reflection

Better Mornings Begin The Night Before

Gram’s Wisdom Number 8

When I was a young girl and woke up out of sorts, tired, disorganized, or unready to meet my day on time, Gram said I should have thought of that the night before. She told me I would wake up in the morning in a better mood, less tired, and less frazzled if I would prepare for the following morning prior to going to bed each night.

Gram suggested I put homework and books in my book bag, lay out my clothes for the next day, and tidy my room before going to sleep. This, I was told, was so I’d have no worries about the coming day, and thus allow sleep to come easily.

If you have been following Gram’s Wisdom you will remember in a previous post, I said she was a firm believer in a fix it or forget it philosophy. (I have placed a link to this post at the bottom) So, I went along with the fix it and added 30 minutes reading time before lights out in addition to the suggestions she made.

A better morning is found in your nightly routine.png


It has been more than fifty odd years since those days and I still adhere to a nightly routine. Yes, my routine has changed with the seasons of my life many times over. A good routine needs to work with you and for you. And yes, I still believe it is the best way to achieve a good morning.

The secret of your future is hidden in your daily routine
— Mike Murdock

Achieve your good morning

The cornerstone of a good nightly routine is to get the sleep your body needs to recharge and repair itself. You know you wake up feeling more refreshed and ready to tackle your day when you’ve slept well. You also know it’s easier to work when you aren’t fighting cobwebs in your head or the lethargy of your body.  

 

Finding a routine that works for you

Here are 11 suggestions for you to try:

·         Read something, anything for 30 to 60 minutes. Your choices are limitless, and you can access your books in a variety of formats.

·         Take a warm bath.

·         Listen to music that puts you in a relaxed frame of mind.

·         Tidy up your kitchen before going to bed. Dishes washed and put away, sink and counters wiped clean.

·         Reflect on what your victories were today and celebrate those wins.

·         Set your goals for tomorrow, start with 3 important ones and add a couple less important for good measure.

·         Meditate for 15 to 20 minutes.

·         Write in your journal for 15 to 20 minutes.

·         Spend some time visualizing what you want your life to be like next year or 3 years from now.

·         Lay your clothes and accessories out for tomorrow.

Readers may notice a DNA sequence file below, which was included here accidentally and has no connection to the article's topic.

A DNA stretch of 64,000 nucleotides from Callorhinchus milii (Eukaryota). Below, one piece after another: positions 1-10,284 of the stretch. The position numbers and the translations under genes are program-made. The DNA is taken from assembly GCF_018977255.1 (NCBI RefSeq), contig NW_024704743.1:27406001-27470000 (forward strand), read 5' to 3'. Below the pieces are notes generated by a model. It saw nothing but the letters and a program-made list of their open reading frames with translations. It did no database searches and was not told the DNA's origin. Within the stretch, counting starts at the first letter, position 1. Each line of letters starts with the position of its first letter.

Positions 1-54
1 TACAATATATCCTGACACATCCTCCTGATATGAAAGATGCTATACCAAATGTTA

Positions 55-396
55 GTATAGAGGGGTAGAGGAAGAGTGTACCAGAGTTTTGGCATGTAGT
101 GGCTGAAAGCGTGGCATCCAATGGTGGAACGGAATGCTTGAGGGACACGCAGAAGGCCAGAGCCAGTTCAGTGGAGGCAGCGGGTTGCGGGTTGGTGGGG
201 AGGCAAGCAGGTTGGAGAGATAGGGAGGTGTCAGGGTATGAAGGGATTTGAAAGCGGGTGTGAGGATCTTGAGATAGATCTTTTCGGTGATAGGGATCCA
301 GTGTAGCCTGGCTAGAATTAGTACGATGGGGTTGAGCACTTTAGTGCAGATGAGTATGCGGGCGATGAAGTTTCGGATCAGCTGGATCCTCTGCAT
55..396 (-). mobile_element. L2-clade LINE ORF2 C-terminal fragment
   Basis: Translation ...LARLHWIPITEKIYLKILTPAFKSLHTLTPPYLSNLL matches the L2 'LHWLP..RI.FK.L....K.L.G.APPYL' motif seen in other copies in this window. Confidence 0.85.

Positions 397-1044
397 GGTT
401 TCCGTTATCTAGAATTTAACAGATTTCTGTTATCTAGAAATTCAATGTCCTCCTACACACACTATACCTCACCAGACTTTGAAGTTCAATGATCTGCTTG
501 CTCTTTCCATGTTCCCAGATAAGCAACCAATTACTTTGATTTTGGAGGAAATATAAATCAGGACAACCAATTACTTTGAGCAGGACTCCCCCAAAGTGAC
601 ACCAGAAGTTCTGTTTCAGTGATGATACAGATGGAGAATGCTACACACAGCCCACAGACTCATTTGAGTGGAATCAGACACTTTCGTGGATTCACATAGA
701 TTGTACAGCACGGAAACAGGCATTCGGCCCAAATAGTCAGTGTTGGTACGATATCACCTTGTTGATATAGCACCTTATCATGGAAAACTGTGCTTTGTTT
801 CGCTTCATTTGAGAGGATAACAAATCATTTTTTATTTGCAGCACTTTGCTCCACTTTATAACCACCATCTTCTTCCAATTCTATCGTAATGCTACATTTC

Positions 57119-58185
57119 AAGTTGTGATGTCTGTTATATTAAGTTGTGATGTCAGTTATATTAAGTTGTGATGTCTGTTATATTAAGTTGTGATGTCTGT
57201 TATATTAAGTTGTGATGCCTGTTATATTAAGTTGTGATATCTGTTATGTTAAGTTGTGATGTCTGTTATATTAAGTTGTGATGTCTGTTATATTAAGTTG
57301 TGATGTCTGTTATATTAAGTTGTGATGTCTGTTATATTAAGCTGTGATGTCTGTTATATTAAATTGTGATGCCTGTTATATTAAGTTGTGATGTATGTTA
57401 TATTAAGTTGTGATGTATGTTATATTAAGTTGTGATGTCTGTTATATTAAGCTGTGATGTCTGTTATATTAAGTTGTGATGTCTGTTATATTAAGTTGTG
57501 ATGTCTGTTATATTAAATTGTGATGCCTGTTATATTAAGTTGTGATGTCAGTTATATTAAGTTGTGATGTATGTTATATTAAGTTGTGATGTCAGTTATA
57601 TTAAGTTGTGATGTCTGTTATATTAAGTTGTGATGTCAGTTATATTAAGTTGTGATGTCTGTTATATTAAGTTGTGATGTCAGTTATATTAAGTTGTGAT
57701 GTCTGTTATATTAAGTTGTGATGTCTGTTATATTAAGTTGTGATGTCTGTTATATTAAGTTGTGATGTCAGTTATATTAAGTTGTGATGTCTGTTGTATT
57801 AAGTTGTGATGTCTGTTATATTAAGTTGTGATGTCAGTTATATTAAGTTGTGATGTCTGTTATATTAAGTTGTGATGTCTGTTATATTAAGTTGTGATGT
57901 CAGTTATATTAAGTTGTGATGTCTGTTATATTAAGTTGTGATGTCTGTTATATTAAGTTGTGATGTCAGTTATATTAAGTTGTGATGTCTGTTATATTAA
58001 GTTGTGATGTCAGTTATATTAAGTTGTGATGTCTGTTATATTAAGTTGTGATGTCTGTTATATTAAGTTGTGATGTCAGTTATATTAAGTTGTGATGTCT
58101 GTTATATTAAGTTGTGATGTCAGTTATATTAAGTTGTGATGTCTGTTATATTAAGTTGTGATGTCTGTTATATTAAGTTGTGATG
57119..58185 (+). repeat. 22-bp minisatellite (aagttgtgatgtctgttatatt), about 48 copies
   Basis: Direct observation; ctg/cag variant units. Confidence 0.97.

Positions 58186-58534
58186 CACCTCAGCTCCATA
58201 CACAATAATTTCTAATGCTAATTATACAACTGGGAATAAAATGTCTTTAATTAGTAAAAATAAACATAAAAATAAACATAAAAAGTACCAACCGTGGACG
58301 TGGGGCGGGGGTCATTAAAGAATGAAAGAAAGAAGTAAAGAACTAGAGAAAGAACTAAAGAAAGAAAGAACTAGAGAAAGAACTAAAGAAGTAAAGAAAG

·         Prepare your bedroom for optimal sleep. It should be dark, somewhat cool, no distracting clutter or technology. Keep your linens clean. After a week or so your sheets are a breeding ground of germs comprised of sloughed off skin cells, airborne allergens, and pet dander.

 

These suggestions are designed to help you 1 sleep better and 2 wake up feeling more organized. Begin with 2 or 3 of the suggestions to create your routine and add or change them as you like. Give yourself time to adjust to what you have chosen, say 3 or 4 months, and make changes as needed.

 

I would love hearing what your nightly routine is and what makes it work for you.

 

Resource Reading from Previous Posts

Happiness Begins Within You Gram’s Wisdom Number 5

Using Self-Reflection To Your Advantage

Self-Reflection Can Make You Happier, More Successful, and Produce Inner Growth

Reflection is such a good method for looking at what you have accomplished and how. Personal or working life it doesn’t matter. Most of us have successes and goals met but we also shoulder some disappointment for those things we fell short in doing.

Self-reflection appears to be a dying art. People either feel they don’t have the time or that it’s a waste of time. Others are afraid to take a good, long, hard look at themselves. This is a mistake, because there is so much to be gained by examining yourself and your past.

How to use self-reflection advantageously.png


Self-reflection provides many advantages that can make life easier:

1 | You learn about yourself. Most people are shockingly low in self-awareness. Some people are too busy, or at least they think they are. Others would prefer to distract themselves rather than spend one second in self-reflection.

However, there’s much to be learned by taking a few minutes each day and reviewing your day, the choices you made, the positives and the negatives.